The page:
Why Auction Due Diligence Stacks the Odds Against You
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This document is an excerpt from one of the chapters from a book called: THE TRUTH ABOUT PROPERTY written by NRLA trainer, Henry Davis, www.henrydavisproperty.com
I want to start by trying to highlight the fact that the odds are stacked against buyers.
Think of the auction house as a bit like a Casino, where the odds are stacked in favour of the house. Because of the lack of disclosure requirements under current legislation, the odds are firmly stacked against buyers.
One of the key legal differences when it comes to due diligence between auction sale and a conventional sale, is that pre-auction legal enquiries can be raised by your solicitor with the buyer, but the seller is under no obligation to respond, and, if it’s a problem property, it may not be in their interests to do so. This is the key reason why the odds are stacked in favour of the auction house and are one-sided, effectively passing on all the risk (and normally the cost) to the successful bidder.
Auction clauses further protect sellers by saying that anything not included in the contract cannot be relied upon if they turn out to be inaccurate.
Another common dilemma of buying at auction poses the question of whether you want to pay for legal advice for a property you may or may not win.
Unfortunately, although I strongly recommend you do not do this, in reality, most take the risk. They end up buying lots without knowing the true facts due to understandably being reluctant to pay for legal advice without the security of knowing they will win any of them. This further pushes the risks on to buyers who are in a difficult position of not wanting to spend on legal fees for a property they may not win. I strongly recommend you resist the temptation to buy in this way as it will come back to bite you!
But, like all risks, where there are risks and uncertainties, there are also rewards. The trick is, believe nothing you read in the catalogue, and be extra cautious and thorough with your due diligence.
You cannot rely on the information provided by the auctioneers being correct. The terms and conditions usually stipulate, “Buyers are to rely on their own searches”, and with this in mind, you should always carry out your own checks before purchasing.
I’m not saying an auction is not a great place for a bargain; there are bargains to be had. But don’t always assume you’re getting a bargain, just because it’s in the auction.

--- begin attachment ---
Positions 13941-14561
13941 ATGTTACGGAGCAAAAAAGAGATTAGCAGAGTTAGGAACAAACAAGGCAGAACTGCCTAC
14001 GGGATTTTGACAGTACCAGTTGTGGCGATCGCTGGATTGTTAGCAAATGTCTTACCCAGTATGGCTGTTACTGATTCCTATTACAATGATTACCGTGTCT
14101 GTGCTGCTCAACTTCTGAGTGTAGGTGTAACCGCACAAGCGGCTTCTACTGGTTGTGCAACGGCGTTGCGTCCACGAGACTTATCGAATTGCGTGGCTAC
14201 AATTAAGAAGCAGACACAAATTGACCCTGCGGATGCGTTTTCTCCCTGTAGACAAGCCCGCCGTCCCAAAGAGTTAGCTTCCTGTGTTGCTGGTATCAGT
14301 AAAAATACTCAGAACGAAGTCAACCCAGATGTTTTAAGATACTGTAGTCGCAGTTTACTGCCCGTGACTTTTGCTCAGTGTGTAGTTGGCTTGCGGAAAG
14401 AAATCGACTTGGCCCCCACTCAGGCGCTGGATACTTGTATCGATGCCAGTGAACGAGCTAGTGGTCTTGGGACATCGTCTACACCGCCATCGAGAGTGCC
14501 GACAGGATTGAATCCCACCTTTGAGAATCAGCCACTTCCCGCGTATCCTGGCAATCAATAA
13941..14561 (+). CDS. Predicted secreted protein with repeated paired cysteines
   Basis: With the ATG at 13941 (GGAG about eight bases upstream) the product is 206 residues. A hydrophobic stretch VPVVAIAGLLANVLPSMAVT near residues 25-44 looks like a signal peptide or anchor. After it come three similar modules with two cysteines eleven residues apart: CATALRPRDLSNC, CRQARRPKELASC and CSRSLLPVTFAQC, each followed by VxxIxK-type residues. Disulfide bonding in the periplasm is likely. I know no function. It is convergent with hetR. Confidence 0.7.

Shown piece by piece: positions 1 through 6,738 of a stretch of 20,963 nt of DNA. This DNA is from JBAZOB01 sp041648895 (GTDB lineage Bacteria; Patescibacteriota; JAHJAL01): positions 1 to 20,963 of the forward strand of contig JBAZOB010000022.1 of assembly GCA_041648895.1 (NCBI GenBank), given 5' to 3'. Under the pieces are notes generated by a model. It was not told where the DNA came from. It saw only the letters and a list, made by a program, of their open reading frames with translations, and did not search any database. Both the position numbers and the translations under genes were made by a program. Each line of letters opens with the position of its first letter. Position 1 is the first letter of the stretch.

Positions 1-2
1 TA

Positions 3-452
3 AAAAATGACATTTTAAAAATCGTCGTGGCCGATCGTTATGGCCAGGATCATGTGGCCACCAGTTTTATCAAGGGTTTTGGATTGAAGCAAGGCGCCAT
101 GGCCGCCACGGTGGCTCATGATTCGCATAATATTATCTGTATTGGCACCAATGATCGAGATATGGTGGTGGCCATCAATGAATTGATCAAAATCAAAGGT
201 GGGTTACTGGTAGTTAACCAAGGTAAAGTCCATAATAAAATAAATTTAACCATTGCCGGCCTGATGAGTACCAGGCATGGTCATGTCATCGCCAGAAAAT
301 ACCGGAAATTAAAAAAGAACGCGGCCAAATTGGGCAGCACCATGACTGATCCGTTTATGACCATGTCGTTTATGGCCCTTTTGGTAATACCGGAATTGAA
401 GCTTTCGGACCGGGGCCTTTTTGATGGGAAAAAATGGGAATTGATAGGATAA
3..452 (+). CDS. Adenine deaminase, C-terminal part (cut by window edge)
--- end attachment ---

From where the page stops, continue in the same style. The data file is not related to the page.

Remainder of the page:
From my experience, some lots seem to go cheaply with at least 30 to 50% achieving higher prices than they would should they have been sold via a conventional Private Treaty. I have no statistical evidence to back this up, however. It is merely my view based on my own experience valuing and trading in property over three decades.
One important statistic to remember is that according to the platform which provides the (back end) management software for 98% of all UK auctions, i.e., EIG Auction Data, 30% of all properties have already been previously sold through auction.
These are often what I call “recycled bad ones” which are problem properties, often being unable to obtain mortgages, and some even unbridgeable (unable to refurbish or do anything with). These properties are recycled, in-and-out of the auction “Merry Go Round.”
Auctions do, however, have their downsides in terms of lack of transparency and the challenge of de-risking. I would argue that the current level for protection for buyers is reasonable given it’s an auction sale, and as a professional you will have the opportunity to solve those problems and complications, and then add value.
On the auction Merry Go Round, I’ve often seen the same properties advertised a few times in a short period of time as problem properties get sold over and over again to unsuspecting buyers who effectively buy blind. These buyers do little or no due diligence and the cycle then repeats itself when each new buyer of a troubled property gets caught out buying a ‘bad one. Then, they can simply re-advertise the same troubled property without disclosing its problems or sales history from another auction, knowing there will be plenty more unsuspecting buyers like them who have also completed zero due diligence. The only way to check how many times a property has been through the auction is via EIG Auction Data, and of which I would estimate 95% of bidders won’t have accessed.
Henry is the CEO of We Buy Any House and Genii Developments Ltd and a developer for over 32 years. He is also an accredited Property trainer for the National Residential Landlords Association.
Copyright, Henry Davis. www.henrydavisproperty.com